A heat advisory in NYC has many seeking AC where they can

Lunch was crowded this week at the senior center in the basement of Holy Cross Church, and you might credit the AC.

Walking down the steps to the Project FIND location on 42nd Street in Manhattan, the lightness of the air hits you maybe even more than the temperature. It’s an escape from the muggy, overbearing heat.

The air conditioning is so good that some of the seniors actually asked staffers to turn down the blast, says Augustine Brown, who directs the center.

“We don’t want them to get sick.”

Song of summer

Pleasant cool air is a commodity wherever you can get it this week, with a National Weather Service heat advisory extending into Wednesday. It’s the second heat wave in the city this summer, according to Jonathan Jenkins, an assistant commissioner for logistics for NYC Emergency Management. The city activated its “heat emergency plan” given the high heat index, a measure of heat and humidity. Temperatures hit 93 on Tuesday, with only slightly lower highs expected Wednesday.

Those levels aren’t the fatal ones being seen around the world this summer, including in parts of Europe where thermometers climbed above 100 (that’s Fahrenheit).

But the current heat wave is serious in NYC, particularly to “vulnerable populations” like seniors, children, and people with pre-existing conditions, says Jenkins.

To combat the heat, the city’s emergency plan includes checking on homeless New Yorkers. The FDNY allows people to sign out a spray cap to turn a hydrant into a sprinkler. And around 500 facilities are activated as “cooling centers” where New Yorkers can go during the hottest parts of the day.

The centers are in places like libraries or NYCHA buildings that are already known to residents, says Jenkins. The senior center at the church on 42nd Street is one such place.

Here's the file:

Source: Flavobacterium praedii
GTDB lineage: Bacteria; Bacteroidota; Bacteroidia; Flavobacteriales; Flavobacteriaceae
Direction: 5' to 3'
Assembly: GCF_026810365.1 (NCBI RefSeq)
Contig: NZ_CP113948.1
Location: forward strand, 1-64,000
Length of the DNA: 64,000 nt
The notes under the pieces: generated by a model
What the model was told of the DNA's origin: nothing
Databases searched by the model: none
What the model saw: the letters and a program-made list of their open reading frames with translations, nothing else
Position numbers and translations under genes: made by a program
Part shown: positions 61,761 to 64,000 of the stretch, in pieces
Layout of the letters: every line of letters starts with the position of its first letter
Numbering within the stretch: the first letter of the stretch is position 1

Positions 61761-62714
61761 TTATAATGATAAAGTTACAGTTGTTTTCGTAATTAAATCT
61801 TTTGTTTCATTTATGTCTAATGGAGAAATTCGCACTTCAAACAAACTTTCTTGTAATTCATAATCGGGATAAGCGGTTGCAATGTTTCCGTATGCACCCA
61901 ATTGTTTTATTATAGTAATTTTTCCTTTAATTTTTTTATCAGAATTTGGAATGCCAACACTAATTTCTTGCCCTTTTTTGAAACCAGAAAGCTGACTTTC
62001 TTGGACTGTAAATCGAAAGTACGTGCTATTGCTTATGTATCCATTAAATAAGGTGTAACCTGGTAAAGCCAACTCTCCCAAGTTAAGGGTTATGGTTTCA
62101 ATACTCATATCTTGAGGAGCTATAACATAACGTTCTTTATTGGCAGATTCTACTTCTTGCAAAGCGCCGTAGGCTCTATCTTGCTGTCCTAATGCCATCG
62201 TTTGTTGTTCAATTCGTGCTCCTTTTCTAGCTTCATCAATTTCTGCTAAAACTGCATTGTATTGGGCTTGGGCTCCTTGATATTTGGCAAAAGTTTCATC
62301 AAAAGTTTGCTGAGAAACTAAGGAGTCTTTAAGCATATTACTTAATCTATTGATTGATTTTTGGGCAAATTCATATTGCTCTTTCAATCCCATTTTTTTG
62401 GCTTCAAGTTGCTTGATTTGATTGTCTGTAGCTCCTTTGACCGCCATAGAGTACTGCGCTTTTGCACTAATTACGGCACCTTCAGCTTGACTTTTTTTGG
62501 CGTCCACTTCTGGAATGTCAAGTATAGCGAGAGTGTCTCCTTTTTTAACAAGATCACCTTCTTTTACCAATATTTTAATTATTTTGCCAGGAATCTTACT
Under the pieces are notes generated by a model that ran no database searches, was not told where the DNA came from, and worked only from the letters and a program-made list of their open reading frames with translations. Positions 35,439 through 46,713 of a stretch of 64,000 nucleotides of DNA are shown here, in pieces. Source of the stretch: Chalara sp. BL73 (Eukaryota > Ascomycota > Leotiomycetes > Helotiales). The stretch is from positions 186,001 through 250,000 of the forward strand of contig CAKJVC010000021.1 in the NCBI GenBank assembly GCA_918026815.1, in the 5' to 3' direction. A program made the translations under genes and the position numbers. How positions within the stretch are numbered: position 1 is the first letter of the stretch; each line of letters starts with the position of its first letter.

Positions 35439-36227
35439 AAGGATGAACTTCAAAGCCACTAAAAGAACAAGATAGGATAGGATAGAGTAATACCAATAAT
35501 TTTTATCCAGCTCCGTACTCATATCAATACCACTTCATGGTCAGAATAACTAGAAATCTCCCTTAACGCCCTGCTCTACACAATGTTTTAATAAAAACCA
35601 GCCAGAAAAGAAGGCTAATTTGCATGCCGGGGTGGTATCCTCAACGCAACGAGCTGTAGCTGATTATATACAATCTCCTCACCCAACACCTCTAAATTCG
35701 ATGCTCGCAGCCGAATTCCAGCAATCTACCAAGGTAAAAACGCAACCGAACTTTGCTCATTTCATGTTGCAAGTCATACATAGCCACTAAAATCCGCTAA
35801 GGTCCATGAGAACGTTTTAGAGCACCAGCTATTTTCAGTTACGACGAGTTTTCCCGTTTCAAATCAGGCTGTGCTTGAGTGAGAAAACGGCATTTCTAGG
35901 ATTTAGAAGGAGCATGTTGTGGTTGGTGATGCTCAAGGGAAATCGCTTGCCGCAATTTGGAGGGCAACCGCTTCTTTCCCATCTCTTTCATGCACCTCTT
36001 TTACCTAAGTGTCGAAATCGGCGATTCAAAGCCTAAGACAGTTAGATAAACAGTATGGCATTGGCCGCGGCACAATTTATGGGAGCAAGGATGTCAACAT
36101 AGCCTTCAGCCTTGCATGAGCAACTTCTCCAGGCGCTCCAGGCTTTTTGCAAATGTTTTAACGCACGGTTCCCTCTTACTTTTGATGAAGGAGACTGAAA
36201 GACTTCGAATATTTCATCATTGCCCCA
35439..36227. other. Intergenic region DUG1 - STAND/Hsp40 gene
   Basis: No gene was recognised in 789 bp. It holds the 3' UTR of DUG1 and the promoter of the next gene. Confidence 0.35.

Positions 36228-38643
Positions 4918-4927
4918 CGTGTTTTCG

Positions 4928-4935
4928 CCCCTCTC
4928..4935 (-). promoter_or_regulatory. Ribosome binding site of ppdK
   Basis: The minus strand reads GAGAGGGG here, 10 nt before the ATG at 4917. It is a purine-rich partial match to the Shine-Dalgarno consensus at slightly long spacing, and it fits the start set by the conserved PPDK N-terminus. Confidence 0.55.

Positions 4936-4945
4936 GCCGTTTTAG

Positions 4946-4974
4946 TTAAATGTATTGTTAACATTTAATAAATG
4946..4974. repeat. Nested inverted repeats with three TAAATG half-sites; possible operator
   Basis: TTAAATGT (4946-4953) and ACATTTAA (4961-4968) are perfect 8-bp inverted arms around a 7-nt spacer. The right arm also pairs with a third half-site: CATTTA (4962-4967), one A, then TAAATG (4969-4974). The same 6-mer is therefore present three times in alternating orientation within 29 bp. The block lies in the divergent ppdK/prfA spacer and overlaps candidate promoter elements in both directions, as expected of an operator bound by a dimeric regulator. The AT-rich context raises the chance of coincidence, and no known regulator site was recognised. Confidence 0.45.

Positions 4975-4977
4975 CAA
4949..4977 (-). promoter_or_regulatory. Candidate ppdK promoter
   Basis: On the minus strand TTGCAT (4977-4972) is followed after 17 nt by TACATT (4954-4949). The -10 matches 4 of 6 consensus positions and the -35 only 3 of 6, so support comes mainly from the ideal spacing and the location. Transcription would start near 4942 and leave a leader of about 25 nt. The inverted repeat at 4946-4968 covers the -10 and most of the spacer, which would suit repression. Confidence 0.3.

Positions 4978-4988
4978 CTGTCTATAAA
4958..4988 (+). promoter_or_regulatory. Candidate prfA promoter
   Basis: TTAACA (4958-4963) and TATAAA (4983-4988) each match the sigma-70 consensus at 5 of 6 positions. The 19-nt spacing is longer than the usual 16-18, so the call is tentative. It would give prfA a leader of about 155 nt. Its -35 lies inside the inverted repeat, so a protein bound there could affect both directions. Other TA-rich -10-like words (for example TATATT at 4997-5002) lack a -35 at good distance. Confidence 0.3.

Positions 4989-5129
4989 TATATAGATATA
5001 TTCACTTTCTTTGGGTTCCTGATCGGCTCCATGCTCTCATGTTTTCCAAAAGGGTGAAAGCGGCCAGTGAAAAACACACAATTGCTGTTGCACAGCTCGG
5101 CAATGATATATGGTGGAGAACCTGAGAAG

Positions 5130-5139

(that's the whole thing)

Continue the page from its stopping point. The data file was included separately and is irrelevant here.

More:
In hot pursuit of AC

With the AC, the temperature there was a comfortable 65 degrees on Tuesday afternoon. Brown, the center director, said there had been a high of 190 people for lunch on Monday during the heat of the day. Attendance was 130 on Tuesday. Many trickled out afterward, but the center often has regulars and people looking to pass their time out of the elements. A line of computers against the street-side wall was in high demand. Some seniors sat and watched sports on a big flat-screen TV. Others sat at the lunch tables scattered around the room.

One group played their regular game of knock rummy, flicking cards across a plastic tablecloth. Card player John Andrew, 63, said he comes all the way from Staten Island partially for the company but especially when it’s hot. He has AC at home, it’s true, “but this is better because it’s free.”

Closer to the kitchen, Juan Rosario sat with the company of a large duffel bag. Rosario, 71, sleeps nights next door at the Port Authority Bus Terminal. It’s cool enough in there but he isn’t allowed to stay indefinitely, even though he purchases a cheap $10 bus ticket every day for an excuse to fall asleep in an upright chair.

He says he has breathing issues and comes to the church basement during the day to cool down, one of many New Yorkers for whom rising temperatures is a real problem.

“The heat out there, it’s murder for me.”